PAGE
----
The University and College Union (UCU), which represents the UK’s higher education employees, will ballot its 110,000 members next week on proposals aimed at ending the ongoing deadlock over changes to university pensions.

UCU made the announcement in the face of prospective strikes at 13 universities around the UK starting on April 16. Further industrial action – in addition to the 14 days of protests since February 22 – are planned later in the spring at the remaining 52 universities across the country.

Strike action relates to proposals put forward in January to close the defined benefit (DB) section of the £60bn (€68.5bn) scheme. After UCU rejected a proposal earlier this month, the union and universities have since provisionally agreed to keep the DB section open to allow more time for an expert panel to scrutinise the scheme’s valuation.

Sally Hunt, general secretary of UCU, said: “These latest proposals were won by the solid action of UCU members and now is the time for them to have their say on what happens next.”

The UCU’s move met with qualified support from Universities UK (UUK), which represents the university employers. A spokesperson said: “Employers have indicated their support for this proposal, however this is conditional on the suspension of industrial action.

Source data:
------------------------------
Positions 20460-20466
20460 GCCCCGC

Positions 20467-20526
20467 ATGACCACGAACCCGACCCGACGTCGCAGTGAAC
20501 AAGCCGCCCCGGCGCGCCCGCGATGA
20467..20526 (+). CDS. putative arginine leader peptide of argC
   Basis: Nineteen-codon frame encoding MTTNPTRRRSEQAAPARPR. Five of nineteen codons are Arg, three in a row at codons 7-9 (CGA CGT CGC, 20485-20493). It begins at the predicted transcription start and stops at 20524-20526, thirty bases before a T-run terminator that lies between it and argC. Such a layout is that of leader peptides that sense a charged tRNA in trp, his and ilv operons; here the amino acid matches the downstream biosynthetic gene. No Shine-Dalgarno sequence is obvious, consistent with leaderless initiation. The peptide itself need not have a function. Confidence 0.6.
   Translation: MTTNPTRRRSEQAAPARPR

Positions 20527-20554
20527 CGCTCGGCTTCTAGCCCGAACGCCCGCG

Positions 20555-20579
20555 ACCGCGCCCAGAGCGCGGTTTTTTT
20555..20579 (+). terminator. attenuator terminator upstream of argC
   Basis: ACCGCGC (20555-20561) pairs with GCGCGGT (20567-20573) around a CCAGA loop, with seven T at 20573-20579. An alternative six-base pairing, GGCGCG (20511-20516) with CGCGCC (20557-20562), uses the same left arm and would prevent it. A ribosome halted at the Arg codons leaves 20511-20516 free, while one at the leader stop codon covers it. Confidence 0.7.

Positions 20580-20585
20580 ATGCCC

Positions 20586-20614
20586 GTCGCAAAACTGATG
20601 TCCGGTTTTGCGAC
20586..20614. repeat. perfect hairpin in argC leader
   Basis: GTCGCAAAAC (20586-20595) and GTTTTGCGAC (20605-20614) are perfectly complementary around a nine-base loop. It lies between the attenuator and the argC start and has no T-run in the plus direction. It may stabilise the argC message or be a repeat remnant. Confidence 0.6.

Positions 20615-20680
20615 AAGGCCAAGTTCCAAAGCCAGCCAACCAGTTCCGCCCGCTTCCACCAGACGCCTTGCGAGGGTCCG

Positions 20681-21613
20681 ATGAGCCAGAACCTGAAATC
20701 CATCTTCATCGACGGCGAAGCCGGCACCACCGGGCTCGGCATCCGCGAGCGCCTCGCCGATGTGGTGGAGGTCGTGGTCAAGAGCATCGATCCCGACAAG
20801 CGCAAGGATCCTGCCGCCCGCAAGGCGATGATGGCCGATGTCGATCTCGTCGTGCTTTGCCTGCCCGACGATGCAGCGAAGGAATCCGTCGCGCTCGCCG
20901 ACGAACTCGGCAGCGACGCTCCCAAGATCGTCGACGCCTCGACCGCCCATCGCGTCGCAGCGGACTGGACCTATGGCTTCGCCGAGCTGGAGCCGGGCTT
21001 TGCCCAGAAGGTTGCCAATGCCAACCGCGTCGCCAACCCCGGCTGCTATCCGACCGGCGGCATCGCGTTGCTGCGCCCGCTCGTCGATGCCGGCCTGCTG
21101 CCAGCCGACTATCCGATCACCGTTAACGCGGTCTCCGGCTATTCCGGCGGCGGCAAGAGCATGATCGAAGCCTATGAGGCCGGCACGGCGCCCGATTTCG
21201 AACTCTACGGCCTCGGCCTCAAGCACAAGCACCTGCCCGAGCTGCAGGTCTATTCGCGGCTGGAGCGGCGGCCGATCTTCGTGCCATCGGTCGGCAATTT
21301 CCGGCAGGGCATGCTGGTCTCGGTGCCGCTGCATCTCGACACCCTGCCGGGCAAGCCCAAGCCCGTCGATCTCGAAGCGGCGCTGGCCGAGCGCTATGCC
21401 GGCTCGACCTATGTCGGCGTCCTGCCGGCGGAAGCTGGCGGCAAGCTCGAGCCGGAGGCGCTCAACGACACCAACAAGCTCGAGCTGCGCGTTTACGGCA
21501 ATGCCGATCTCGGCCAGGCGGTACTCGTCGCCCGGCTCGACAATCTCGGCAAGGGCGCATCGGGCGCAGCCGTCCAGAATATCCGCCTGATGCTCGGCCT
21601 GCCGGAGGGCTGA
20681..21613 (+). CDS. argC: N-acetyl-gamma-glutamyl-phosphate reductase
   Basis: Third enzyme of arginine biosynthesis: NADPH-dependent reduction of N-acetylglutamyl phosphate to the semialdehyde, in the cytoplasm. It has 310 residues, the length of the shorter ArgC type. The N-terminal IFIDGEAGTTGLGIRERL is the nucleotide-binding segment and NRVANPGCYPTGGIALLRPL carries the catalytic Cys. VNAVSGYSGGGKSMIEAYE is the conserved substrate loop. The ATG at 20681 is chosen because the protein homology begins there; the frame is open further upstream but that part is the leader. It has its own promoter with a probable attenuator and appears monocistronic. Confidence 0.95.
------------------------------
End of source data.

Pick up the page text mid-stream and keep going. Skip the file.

“Suspension of this action would be a huge relief to students ahead of the main examination period.”

UUK has claimed that maintaining the DB scheme is too expensive, while UCU said its members could see their pensions cut by as much as £10,000 a year. An average lecturer could lose up to £200,000, the UCU claimed.

At present, employers contribute 18% of employees’ salaries to USS, and UUK has claimed that any increase in contributions would lead to a reduction in funding and possible redundancies. UUK said that the cost of future pension benefits had already increased by a third since 2014.

Under the terms of the proposals laid out for UCU members, a joint expert panel would be formed from experts nominated by both sides. In a letter to UCU members last week, Hunt said the panel’s task would be to “agree key principles to underpin the future joint approach of UUK and UCU to the valuation of the USS fund”.

All member pension benefits as well as employers’ contributions to the USS would be frozen until at least April 2019.

At the heart of the dispute is a wider issue over the affordability of DB pensions in the UK. Many firms have since dropped the schemes, moving instead to offer the much cheaper – but riskier for members – defined contribution plans.

In December last year, British Airways announced it would close its DB scheme, following in the footsteps of BT. Royal Mail, Britain’s national postal service, has said it intends to close its DB plan to further accruals at the end of March, with a plan to replace it with the country’s first collective defined contribution scheme.

Earlier this year, JLT Employee Benefits reported that just 19 of FTSE 100 companies retained DB schemes for employees.